Just before I left a reader asked me about a message she’d received from Smartraveller, advising threats in places of worship in Austria. She wrote: “I know from news that France and the UK have strikes and incidents. Is it safe to travel in Europe? I have a trip in May to visit six countries in Europe as part of a tour. I am feeling worried whether I should cancel it or go ahead.” She is right to consider her own safety, and to ask, of course. Yes, I understand the warnings — but one of the measures I put against such warnings is “is it about me?”. In France, the strikes and protests are about the proposed increase to the retirement age from 62 to 64. (The French don’t take such things lying down, whereas we are more likely to get huffy, then go to the beach.) The streets of Paris might be smelly, but it’s a local issue. The same with the issues in the UK — they are not about us. The issue with places of worship in Austria are not about us as tourists or visitors — but we can get caught up in it, so we might avoid specific places. Such a “measure” is good to keep up your “mental sleeve” as a guide to such matters. Add that to the commitment to “always make my own decisions”, even when travelling in a group, and you have good groundwork. But, yes, I think it is safe to travel in Europe.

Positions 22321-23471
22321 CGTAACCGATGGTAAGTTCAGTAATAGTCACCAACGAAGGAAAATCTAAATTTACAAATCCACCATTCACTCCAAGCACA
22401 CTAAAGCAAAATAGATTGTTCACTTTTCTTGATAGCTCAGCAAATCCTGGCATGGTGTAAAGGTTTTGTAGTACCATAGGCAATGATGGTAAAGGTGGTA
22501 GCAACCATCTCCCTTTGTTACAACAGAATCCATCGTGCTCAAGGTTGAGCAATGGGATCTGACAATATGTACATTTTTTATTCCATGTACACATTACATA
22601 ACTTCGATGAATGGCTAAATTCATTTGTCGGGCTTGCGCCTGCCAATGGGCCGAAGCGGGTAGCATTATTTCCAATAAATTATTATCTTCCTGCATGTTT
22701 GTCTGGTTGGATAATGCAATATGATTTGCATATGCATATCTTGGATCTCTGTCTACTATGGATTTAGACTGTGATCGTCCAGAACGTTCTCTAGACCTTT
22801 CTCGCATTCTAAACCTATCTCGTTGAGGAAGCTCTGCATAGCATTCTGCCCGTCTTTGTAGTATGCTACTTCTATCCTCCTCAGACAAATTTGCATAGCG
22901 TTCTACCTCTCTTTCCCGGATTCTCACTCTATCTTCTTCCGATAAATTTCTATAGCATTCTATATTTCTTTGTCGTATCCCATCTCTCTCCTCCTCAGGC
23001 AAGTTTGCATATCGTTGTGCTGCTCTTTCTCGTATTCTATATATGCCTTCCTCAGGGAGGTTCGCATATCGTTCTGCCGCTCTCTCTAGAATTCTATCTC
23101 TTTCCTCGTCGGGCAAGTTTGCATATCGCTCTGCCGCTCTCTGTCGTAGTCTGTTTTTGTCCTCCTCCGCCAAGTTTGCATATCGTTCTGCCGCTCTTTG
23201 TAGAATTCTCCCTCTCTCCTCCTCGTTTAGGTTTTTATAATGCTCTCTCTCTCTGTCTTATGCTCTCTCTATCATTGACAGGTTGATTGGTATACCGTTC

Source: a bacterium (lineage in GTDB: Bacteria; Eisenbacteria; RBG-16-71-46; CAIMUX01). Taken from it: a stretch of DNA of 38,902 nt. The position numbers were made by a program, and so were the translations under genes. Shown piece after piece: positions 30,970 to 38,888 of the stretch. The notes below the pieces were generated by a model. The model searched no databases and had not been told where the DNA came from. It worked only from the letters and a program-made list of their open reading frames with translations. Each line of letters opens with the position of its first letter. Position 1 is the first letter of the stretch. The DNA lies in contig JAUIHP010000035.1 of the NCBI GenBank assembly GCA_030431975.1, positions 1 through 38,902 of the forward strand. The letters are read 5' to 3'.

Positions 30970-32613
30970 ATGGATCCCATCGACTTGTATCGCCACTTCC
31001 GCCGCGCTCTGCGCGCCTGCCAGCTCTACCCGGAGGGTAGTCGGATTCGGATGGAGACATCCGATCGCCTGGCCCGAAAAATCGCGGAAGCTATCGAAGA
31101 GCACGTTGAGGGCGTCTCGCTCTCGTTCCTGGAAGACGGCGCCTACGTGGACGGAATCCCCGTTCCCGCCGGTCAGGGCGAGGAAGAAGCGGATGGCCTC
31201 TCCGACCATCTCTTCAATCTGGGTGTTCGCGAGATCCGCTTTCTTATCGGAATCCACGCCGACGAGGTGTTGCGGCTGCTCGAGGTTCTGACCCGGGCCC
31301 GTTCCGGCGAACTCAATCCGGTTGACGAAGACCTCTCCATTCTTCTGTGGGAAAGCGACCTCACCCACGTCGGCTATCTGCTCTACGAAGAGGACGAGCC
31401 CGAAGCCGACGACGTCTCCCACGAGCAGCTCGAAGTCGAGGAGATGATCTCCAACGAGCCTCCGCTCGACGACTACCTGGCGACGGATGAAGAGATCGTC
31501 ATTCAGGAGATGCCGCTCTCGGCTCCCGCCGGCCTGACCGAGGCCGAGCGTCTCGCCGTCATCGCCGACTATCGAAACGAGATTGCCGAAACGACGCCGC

I had other correspondence from reader John Stacey whose wife Josie was born in Donnybrook to Italian parents, but when visiting family in Italy in 1998, obtained an Italian passport so she could travel and live for a time in Europe. John writes: “It appears that she lost her Australian citizenship but was never told. We have written to our Federal Member to raise the issue because the immediate impact is that I will have to book to travel to see family in Europe without her as we cannot risk her being excluded upon return to Australia (the country of her birth) or being treated as a ‘tourist’ with a three-month maximum stay. And then deported. You may want to alert readers to this.” There is a petition at


Sitting here listening to the songbirds of England, I’m pleased to announce that the dusky tetraka, a bird feared extinct in Madagascar, has been spotted by scientists for the first time in 24 years. The dusky tetraka is a songbird with a distinctive yellow throat and three of them have been seen in a rainforest in the island’s north-east.